Vantage point

Friday, July 01, 2005

Imrana Dilemma

As I try to articulate my opinion about the Imrana case, I find myself in a dilemma.

For those who have not heard about the case, Imrana, a Muslim woman in UP, was raped by her father in law. The village panchayat ruled that according to the Sharia laws, "zina" had been committed, and the rapist was a blood relative of her husband, and so her marriage was anulled. Instead, she was told to marry the rapist, i.e the father-in-law, and start thinking of her present husband as her son.

The media caught on to this story, and talked about how this judgement was so unfair, and castigated the panchayat for pronouncing it. Imrana herself expressed displeasure at the judgement and said she did not want to marry her rapist father-in-law.

The matter was then referred (by whom, i don't know) to the "Islamic scholars" of the Darul-Uloom in Deoband. They issued a fatwa upholding the judgement of the panchayat, saying it was in accordance with the Sharia.

Some members of the All India Muslim Personal Law Board have endorsed the judgement, though the Board has not officially made stated its position on the issue yet. Mulayam of course, whose blind appeasement of Muslims has in the past irked even the most hardcore Muslims, has also supported the bizarre judgement.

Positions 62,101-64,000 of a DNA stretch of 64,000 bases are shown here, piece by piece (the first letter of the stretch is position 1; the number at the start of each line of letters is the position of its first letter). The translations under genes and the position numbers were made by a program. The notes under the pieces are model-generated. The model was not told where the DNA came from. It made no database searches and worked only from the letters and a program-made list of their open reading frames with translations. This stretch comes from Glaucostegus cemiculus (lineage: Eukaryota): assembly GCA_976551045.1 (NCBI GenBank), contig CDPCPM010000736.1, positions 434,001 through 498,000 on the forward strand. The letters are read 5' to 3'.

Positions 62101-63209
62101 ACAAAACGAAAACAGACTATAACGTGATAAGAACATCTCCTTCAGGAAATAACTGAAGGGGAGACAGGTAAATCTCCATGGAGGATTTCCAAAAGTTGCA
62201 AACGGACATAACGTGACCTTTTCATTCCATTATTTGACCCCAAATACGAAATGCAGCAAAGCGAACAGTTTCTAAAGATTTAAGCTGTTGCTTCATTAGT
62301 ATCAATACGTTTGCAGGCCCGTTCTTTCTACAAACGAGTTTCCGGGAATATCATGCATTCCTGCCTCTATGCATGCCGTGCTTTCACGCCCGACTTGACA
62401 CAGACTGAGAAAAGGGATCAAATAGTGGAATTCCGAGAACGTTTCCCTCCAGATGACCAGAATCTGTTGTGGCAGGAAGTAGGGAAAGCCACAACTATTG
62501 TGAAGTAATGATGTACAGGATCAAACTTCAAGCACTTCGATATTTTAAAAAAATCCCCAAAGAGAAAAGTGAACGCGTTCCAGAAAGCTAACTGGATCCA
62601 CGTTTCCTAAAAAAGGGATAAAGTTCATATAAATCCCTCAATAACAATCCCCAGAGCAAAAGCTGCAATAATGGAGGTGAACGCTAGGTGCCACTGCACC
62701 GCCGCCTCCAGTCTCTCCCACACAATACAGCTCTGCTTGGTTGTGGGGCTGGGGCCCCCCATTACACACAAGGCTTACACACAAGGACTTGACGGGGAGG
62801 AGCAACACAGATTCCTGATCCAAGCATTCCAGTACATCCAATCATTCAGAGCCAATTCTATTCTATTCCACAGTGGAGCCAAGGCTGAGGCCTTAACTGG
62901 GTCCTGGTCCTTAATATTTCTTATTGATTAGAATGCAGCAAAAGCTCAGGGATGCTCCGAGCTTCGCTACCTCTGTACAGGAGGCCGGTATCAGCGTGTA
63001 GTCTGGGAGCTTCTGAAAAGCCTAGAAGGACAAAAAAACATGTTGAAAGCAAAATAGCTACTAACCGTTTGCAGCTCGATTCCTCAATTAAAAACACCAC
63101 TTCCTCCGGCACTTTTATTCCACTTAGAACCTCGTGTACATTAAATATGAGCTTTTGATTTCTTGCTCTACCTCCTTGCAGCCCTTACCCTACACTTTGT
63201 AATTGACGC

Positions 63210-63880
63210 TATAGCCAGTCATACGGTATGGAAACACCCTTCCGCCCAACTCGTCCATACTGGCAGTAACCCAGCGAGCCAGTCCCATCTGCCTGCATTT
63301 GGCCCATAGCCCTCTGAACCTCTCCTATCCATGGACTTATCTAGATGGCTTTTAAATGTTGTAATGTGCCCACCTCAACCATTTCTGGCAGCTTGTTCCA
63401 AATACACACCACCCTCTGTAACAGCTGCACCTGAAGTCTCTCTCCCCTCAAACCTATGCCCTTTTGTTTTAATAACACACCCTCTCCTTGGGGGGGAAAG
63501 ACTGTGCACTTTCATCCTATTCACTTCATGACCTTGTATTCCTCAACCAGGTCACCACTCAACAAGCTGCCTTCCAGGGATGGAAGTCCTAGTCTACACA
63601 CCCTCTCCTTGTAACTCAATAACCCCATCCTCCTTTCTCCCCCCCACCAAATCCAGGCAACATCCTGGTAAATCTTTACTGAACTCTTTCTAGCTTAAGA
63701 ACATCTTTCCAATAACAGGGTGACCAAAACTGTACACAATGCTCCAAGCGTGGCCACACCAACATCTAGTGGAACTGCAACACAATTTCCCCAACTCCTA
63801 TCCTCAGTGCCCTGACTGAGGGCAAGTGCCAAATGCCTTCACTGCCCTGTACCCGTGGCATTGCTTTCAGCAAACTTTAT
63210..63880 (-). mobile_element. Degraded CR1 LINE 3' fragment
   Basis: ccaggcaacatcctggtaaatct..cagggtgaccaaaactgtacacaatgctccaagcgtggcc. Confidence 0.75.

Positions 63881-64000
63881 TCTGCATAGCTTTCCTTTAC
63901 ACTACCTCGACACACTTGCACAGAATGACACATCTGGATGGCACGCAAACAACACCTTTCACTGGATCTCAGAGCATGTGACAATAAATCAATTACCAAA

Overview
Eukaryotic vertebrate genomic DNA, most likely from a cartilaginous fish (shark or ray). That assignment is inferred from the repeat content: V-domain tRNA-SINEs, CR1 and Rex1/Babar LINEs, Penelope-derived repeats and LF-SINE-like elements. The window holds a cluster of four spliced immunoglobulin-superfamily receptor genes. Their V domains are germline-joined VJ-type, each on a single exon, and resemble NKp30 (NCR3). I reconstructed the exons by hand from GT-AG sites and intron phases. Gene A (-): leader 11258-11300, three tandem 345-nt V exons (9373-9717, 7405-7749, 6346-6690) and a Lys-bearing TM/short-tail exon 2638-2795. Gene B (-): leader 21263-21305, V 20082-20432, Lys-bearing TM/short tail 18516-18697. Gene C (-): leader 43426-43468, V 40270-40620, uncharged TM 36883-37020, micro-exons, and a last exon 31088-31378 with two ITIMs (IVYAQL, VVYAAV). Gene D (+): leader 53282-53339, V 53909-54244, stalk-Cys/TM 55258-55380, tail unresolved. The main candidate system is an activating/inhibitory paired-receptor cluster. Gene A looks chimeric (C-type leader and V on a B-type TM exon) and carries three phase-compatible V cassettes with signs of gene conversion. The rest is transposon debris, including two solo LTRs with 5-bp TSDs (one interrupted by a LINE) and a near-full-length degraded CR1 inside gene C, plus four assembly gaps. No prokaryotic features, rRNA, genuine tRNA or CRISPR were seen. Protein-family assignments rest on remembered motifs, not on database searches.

This is where the dilemma comes in. Now Imarana has said that she is willing to abide by the fatwa, because she believes in Islam, and considers the Darul-Uloom as an authority on it.

Now if the victim herself is willing to abide by it, what locus standi do we have on the issue? Maybe she is being threatened into abiding by the fatwa, or maybe she is doing it of her own "free" will, because she has been brought up believing that the Darul-Uloom is always right.

Now in such a case, where a person is presumably conditioned from childhood into believing something, should we consider it free will? What role does the state have in the realm of personal law? If the state leaves defining personal law to communities, is it actually failing to protect the interests of the weaker subjugated members of that community who might be browbeaten or even brainwashed into following their warped laws?

Should there hence be a universal civil code? But if so, who should decide it? It is well known that the Hindu community was overwhelmingly opposed to the progressive Hindu Code Bill, and Nehru literally muscled it through. If the consensus of the society were to be taken into account, we would have a Hindu personal law as arachaic as the Muslim Personal Law.

A few months back, Yazad said to me, "Why do we need personal law at all?". I guess he meant that instead of forcing civil codes and personal laws, we should all be free to define our own relationships, based on mutual consent.

But here again, the brainwashing question comes in. If Imrana and her husband, the victims themselves, are willing to abide with the judgement, how can we criticize the fatwa as being unfair?